10 February 2024

New Wealth in Britain, 1700s

From In For The Long Haul: First Fleet Voyage & Colonial Australia: The Convicts' Perspective, by Annegret Hall (ESH Publication, 2018), Kindle pp. 13-15:

The 18th century in England was a time of enormous social, economic and political change. There were a multitude of reasons for these upheavals, but the principal ones were the all-embracing industrial and agrarian revolutions. These dramatically altered the lives of both urban and rural working classes by eroding traditional employment opportunities, and, ultimately, decimating the cottage-based industries. These changes took place when Britain’s colonial empire, along with its African slave trade, was burgeoning, but they also occurred in a period of major military conflicts with France, Spain and the American colonies. The burgeoning growth in international trade and commodity markets at the time contributed significantly to the overall wealth of the mercantile classes but, in most respects, it reduced the opportunities and living standards of unskilled and illiterate workers.

The advent of new industrial and transportation technologies proved a major factor in Britain’s increasing mercantile success. John Kay’s invention of the flying shuttle in 1733 and the carding machine in 1754 accelerated cloth weaving and were the forerunners of innovations that ultimately led to the complete automation of textile manufacturing. James Hargreaves invented the spinning jenny in 1765; Matthew Boulton and James Watt began producing steam engines for factories in 1774. By 1780, the combination of Hargreaves’ inventions, Richard Arkwright’s water frame, and the increased access to canals linking major population centres, made Britain a world leader in the manufacture of high quality textiles.

These industrial advances increased the prosperity, sophistication and leisure pursuits of the British upper and middle classes of society and provided the intellectual environment for the appreciation of progressive social concepts, including the abolition of slavery. The mid 18th century in Britain was a time of far-reaching intellectual advances in scientific knowledge, politics and philosophy and is commonly referred to as the Age of Enlightenment and Science. The outspoken views of William Wilberforce, Thomas Paine, Voltaire, Isaac Newton, Victor Hugo, Benjamin Franklin and many others, were discussed within literate and political circles and became catalysts for significant shifts in the social attitudes of the educated. The tolerant views of King George III cultivated a relatively liberal approach to social mobility and political change. George III suffered from bouts of porphyria during his 50-year reign but for most of this time he remained politically astute and active.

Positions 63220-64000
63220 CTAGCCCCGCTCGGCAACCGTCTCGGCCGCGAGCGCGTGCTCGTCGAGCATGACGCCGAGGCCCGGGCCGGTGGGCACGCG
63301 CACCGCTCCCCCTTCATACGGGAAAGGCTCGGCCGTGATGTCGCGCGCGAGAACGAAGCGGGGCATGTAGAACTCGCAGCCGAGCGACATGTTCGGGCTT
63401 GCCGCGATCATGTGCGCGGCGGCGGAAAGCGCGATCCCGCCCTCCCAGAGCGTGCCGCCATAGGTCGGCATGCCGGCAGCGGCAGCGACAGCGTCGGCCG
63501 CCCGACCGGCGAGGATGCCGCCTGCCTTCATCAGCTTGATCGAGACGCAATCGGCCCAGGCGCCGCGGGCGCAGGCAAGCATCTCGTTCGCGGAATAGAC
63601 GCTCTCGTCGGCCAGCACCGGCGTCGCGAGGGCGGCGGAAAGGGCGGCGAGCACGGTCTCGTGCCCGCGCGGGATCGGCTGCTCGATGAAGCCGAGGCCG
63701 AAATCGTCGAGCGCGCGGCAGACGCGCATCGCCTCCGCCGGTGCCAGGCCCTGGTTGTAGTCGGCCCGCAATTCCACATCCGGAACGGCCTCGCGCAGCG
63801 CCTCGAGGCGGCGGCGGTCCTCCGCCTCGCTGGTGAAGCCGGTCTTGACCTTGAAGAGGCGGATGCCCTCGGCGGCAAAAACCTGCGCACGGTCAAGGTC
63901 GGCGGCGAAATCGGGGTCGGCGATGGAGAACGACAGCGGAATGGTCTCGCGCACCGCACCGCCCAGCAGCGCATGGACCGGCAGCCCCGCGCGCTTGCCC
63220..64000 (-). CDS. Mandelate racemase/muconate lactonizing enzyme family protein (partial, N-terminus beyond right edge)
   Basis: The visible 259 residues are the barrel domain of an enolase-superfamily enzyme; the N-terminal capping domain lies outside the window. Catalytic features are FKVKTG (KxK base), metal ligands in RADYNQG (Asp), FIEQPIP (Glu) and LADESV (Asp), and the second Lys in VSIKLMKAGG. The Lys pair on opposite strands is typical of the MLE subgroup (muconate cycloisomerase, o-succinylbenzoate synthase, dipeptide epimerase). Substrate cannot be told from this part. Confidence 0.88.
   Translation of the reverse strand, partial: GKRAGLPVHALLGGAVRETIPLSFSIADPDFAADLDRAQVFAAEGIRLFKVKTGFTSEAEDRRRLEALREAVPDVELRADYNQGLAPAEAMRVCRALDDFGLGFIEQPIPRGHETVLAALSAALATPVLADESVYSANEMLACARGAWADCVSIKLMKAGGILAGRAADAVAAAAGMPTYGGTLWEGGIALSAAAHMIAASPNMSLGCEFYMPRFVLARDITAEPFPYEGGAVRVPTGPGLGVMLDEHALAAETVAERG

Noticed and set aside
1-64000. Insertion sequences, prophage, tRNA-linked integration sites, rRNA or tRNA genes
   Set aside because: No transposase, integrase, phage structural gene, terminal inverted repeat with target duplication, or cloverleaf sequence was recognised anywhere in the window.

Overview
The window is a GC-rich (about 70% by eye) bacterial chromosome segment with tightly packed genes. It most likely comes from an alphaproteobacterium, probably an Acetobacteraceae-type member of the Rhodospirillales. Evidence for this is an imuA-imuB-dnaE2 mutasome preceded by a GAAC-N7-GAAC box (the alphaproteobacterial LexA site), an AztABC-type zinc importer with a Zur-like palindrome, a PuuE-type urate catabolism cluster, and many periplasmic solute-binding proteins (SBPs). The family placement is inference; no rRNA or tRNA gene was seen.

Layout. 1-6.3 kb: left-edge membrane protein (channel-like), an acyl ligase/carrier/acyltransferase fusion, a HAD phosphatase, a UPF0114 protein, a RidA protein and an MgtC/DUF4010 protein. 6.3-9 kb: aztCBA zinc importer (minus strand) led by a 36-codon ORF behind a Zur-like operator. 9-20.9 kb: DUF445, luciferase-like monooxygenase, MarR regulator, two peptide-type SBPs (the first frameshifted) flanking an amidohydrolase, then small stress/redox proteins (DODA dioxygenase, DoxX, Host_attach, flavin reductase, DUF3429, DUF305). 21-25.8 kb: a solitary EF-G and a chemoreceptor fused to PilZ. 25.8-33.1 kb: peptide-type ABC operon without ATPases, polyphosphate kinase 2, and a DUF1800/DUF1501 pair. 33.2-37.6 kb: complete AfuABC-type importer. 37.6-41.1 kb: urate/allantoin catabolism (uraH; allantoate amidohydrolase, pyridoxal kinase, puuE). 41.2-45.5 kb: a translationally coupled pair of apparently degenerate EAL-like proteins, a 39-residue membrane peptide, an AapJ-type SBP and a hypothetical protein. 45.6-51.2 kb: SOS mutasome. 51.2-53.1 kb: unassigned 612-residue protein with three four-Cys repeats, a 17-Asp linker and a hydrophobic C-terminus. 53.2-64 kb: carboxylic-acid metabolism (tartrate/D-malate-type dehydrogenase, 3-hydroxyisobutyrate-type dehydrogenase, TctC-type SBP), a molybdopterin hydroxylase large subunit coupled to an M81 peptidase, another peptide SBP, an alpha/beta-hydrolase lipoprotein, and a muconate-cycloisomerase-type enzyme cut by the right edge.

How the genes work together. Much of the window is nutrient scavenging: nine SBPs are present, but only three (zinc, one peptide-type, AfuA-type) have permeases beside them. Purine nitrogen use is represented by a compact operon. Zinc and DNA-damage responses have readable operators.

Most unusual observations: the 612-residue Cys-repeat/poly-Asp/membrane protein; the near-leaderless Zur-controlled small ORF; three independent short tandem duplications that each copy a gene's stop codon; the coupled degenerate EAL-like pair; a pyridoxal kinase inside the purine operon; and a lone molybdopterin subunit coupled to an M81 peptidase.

Era of Petty Capital Crimes, mid 1700s

From In For The Long Haul: First Fleet Voyage & Colonial Australia: The Convicts' Perspective, by Annegret Hall (ESH Publication, 2018), Kindle pp. 17-19:

By mid-century the fear that increasing crime rates would lead to widespread social disruption spawned new penalties intended to discourage property theft. The legal imperatives for these were bolstered by a growing concern about the civil insurrection in France, especially after the French Revolution took place in 1789. The British Parliament passed bills reclassifying many petty crimes as capital offences (to which the death sentence applies). Capital crimes now included burglary, highway-robbery, house-breaking in daytime, private stealing or picking pockets above 1 shilling, shoplifting above 5 shillings, stealing above 40 shillings, maiming or stealing a cow, horse or sheep, or breaking into a house or church. The official punishment for these offences was now the same as for murder and treason – death by hanging.

Quite unfairly the new laws came into effect rapidly and were little understood by the poor, of whom 90% were illiterate. Consequently, the severity of the changes went largely unappreciated by the working class, which Thomas Paine – author of The Rights of Man – claimed was intentional to disadvantage the poor. Other enlightened members of English society, including the judiciary, strongly opposed the imposition of the new capital sentences for minor offences and this became a cause célèbre for many social reformers; the same people advocating for the abolition of the slave trade in the 1770s.

Mercifully, there were several ad hoc legal options available to those members of the judiciary who were inclined to avoid the imposition of a capital sentence. The legal loopholes were not recognised officially, but they were commonly applied, nonetheless. In particular, juries could be encouraged to apply pious perjury in assessing the severity of an offence when a prisoner was charged with a minor property or financial crime. Such actions permitted judges to assign imprisonment by transportation rather than the death sentence. For example, a court clerk could routinely understate the value of stolen property on the charge sheet in order that it was below the capital offence threshold.